Dog in airport.

Tips + Trends

The Most Dog Friendly Airports in the U.S.

It’s easier to travel with your fur baby now that more than 30 airports in the U.S. now offer pet relief zones past security checkpoints. (Photo: GoGo Images Corp/Alamy)

Imagine getting to the airport, going through security with your carry on and learning that your flight is delayed for several hours. Now for the really bad news: There are no bathrooms available unless you leave the terminal.

That’s long been the case for people who had to travel around the country or the world with their pets. But every dog will now have his day — at least in the United States — now that airports are building pet-friendly relief zones beyond security checkpoints.

As expected, some of these new doggie potties are pretty cute.

Chicago’s Midway International Airport recently converted an old family restroom (located past the security checkpoint at Concourse A, near Gate 4) into a dog relief station with fake grass, poop bags and even a mini fire hydrant.

The facility is kept clean with an auto-flush system and a hand-held shower head for those messier moments. There’s even a sink for the owners to wash up afterwards.

Denver International Airport pet relief zone
Denver International Airports pet relief zone has embrace Colorado’s great outdoors with its design, replacing a fire hydrant with a rock formation. (Photo: Denver International Airport)
JFK T5 Airport Wooftop
The new park on the roof of Terminal 5 at JFK has a “Wooftop.” (Photo: Gensler DC)

Never one to be outdone, New York City’s John F. Kennedy International Airport has a similar fire-hydrant motif behind paw print marked doors in Terminal 4, it also has an outdoor “Wooftop” patio (yes, you read that right) just for dogs to do their business in airports—and a lovely outdoor space for owners to get fresh air—in JetBlue’s Terminal 5.

Another dog-friendly airport, Denver International Airport, has eschewed the traditional fire hydrant, designing its new pet relief stations, located in the centers of each of the three concourses, to reflect a Rocky Mountain motif complete with artificial rock and turf and a large mural of a dog and owner enjoying Colorado’s great outdoors.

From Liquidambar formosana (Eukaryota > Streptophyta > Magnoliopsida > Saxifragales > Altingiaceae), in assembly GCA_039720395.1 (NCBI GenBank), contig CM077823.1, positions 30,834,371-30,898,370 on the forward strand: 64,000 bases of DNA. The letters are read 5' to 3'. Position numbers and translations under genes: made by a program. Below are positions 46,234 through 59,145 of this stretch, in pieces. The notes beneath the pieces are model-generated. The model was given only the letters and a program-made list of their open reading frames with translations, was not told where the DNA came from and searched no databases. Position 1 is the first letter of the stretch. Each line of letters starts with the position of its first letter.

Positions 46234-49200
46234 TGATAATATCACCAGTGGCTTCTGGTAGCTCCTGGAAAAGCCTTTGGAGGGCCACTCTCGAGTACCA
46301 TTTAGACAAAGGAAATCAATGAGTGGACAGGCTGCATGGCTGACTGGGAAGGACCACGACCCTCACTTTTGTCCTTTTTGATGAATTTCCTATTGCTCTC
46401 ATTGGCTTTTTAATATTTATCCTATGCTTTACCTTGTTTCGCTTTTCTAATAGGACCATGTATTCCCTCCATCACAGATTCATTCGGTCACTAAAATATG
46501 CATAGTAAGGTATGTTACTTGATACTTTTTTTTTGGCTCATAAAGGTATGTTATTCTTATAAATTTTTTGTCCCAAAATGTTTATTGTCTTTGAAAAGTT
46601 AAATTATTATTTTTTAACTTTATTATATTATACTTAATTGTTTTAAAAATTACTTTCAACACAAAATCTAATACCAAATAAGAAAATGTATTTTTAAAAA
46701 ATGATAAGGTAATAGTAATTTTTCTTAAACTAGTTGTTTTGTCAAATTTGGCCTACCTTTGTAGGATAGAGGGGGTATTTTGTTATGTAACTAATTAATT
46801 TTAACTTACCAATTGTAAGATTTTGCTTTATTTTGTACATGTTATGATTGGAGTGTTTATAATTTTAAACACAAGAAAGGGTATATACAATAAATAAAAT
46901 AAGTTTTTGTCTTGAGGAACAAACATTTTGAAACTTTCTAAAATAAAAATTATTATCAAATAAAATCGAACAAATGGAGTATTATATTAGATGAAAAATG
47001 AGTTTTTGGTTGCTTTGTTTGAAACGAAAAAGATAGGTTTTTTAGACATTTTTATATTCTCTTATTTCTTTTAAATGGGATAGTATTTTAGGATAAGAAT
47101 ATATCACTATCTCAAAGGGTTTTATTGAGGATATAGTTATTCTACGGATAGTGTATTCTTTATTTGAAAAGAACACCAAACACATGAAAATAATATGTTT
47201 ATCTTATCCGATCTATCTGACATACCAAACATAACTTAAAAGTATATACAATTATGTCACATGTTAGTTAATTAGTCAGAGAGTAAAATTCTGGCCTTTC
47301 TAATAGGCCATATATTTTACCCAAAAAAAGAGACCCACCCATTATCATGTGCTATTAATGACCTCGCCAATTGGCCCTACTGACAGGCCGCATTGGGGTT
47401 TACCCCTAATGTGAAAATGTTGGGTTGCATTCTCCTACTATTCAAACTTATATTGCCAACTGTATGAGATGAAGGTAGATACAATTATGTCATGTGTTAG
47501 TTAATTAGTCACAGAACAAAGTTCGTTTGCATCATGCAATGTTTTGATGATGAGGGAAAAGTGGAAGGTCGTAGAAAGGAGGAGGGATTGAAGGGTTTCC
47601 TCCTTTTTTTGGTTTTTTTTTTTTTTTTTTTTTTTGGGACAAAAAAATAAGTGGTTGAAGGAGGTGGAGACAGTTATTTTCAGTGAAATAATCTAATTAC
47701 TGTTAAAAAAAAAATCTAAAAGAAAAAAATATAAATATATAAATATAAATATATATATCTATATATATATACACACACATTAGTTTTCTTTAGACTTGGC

Airports haven’t suddenly gone friendly for Fido.

The “Nondiscrimination on the Basis of Disability in Air Travel” mandate requires airports with 10,000 or more annual passengers to provide convenient, indoor, wheelchair-accessible pet-relief areas for service animals that accompany those passengers who are connecting, arriving, or departing on flights.

The number of service animals that travel each year has grown dramatically, according to government statistics. The U.S. alone sees over 31,000 service dogs walking through airport terminals, while international numbers almost double that. And these numbers don’t reflect folks who just want to show their new puppy to grandma at Christmas.

The Department of Transportation estimates 66% of the service animals are guide-dogs for the blind while the other 33% perform other tasks such as therapy animals or companionship for travelers with psychological disabilities.

The new law went in to effect near the end of summer 2016, so those traveling for the holidays should now have ample relief options for their fur babies across US.

As a result, Midway, JFK and Denver now join more than 30 airports in the U.S. to offer pet relief beyond the security checkpoint.

Some airports were quick to make the change to become more pet-friendly.

Reagan National and Washington Dulles International Airports installed several pet relief areas back in 2010, and San Diego International Airport joined the pack in 2013.

Philadelphia International Airport may have more options than most for dog owners. The airport, which serves close to 90,000 passengers a day, has installed seven pet-relief areas in Terminals A-East and A-West, B, C, D, E, and F.

The 80-square foot spaces ran PHL approximately $6,000 each to convert and were paid for by the airlines themselves (not tax dollars). It will cost airports around $88.1 million over the next 20 years to build and maintain the pet relief zones, the DoT says, costing terminals space and revenue that could have been made from retail and restaurants.

Less stress on passenger and their furry friends may be worth it, however, as the new bathrooms give dogs a potty break without having to force owners to stand in line for security again.

Pet Friendly Travel has come up with a full list of pet-friendly airports and where to find their relief stations.